What is not forgivable was the politicisation and empowerment of their emotions by narcissistic campaigners with access to Twitter and the media. All these bystanders seem to have pitched-in where angels would have feared to tread. They did so without the excuse of the blindness of love. If their judgements were clouded, it was by crocodile tears. These opportunists included Italy’s Foreign Minister, Angelino Alfano, and Jeremy Corbyn, who added yet more headlines to the Gard family’s futile campaign. One of the medics involved in Charlie Gard’s treatment told The Guardian how they kept him alive longer they ought to, “for Donald Trump, the Pope and Boris Johnson, who suddenly knew more about mitochondrial diseases than our expert consultants”. I doubt that claim is true. But certainly the Gard campaign was bolstered by institutional leaders who should have known better (or in the case of the Pope’s army, had very particular moral agendas which at best valued the baby’s soul ahead of his suffering). Of course, all this was whipped-up further by Facebook and Twitter, with their extraordinary capacity to field hordes of people – 62000 of whom claim to be in Charlie’s Army – who love the wrong end of the stick.
Great Ormond Street Hospital (GOSH) itself was in a very difficult situation. I will risk saying that this is an institution which depends in large measure on the love of ”the public”. It may be that its PR advisers feel it has to be super-alert to the gales of public sentiment and sentimentality on such delicate matters. It has certainly gone out of its way to stress that it was there for both the parents as well as for Charlie Gard. It may be that this tendency inclines them to avoid highlighting strongly enough the plain fact that, in extremis, they are there for the children.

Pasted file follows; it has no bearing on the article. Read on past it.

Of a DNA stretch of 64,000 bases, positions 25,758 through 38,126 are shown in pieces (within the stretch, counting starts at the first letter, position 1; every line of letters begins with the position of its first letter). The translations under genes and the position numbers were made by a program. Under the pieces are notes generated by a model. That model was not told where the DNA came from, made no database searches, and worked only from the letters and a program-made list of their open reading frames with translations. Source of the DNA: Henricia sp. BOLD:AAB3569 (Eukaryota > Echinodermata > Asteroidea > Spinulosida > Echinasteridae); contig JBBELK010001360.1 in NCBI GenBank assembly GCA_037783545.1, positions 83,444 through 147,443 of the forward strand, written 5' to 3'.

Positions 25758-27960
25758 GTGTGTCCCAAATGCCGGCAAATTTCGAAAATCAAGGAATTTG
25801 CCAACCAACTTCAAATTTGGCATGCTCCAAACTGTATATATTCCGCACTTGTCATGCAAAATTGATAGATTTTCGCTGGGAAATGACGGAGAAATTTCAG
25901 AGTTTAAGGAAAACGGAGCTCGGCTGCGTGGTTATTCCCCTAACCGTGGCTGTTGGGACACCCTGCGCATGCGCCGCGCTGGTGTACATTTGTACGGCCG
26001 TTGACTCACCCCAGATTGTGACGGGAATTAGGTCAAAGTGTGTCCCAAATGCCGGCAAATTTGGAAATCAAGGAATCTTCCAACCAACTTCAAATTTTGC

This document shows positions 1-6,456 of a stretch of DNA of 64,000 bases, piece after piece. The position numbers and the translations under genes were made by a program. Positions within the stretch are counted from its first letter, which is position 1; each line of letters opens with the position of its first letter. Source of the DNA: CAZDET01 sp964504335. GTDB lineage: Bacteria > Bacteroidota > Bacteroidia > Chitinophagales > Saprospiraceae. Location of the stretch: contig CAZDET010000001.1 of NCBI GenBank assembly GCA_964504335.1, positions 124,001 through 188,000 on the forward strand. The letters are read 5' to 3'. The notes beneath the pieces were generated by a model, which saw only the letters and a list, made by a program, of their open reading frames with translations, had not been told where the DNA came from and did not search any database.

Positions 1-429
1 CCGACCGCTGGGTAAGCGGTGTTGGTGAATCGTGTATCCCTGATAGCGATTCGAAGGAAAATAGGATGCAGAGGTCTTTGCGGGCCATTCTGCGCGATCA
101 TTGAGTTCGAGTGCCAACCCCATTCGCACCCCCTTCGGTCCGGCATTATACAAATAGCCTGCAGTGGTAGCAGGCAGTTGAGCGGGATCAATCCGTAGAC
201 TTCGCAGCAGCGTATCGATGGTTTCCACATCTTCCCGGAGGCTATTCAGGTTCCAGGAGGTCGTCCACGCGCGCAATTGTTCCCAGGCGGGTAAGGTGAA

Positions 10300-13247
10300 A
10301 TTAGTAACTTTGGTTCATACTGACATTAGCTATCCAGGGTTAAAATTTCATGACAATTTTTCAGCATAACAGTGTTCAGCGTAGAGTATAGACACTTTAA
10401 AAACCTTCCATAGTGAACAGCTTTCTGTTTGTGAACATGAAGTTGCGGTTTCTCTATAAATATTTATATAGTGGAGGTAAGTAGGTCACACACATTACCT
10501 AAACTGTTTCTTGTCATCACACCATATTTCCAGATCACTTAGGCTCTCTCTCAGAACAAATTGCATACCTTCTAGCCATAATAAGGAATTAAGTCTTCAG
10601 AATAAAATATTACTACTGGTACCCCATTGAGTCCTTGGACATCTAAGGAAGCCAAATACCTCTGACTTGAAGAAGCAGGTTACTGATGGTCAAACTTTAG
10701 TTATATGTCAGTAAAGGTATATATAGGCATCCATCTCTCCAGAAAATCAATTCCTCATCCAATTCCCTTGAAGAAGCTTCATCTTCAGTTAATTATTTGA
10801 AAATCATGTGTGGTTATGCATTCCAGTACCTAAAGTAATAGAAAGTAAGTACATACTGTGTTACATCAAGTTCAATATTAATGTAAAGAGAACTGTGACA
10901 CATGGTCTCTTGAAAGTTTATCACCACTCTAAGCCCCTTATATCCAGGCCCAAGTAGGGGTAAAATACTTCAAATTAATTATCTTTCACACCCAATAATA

There is not an off-the-shelf PR formula for resolving such disputes. In my considered view as a PR professional, the best GOSH could ever do was to quietly, delicately, but firmly stick to their professional, compassionate guns as they refuted counterpoints.
Though it is just possible that the Gard family could have been spared much suffering if, from quite early on, GOSH, and judges, come to that, had told them in no uncertain terms that the baby’s prolonged treatment was tantamount to “torture”. This was an argument that came up robustly in an attempt to resolve the equally tragic case of Emilio Gonzalez in Texas in 2007.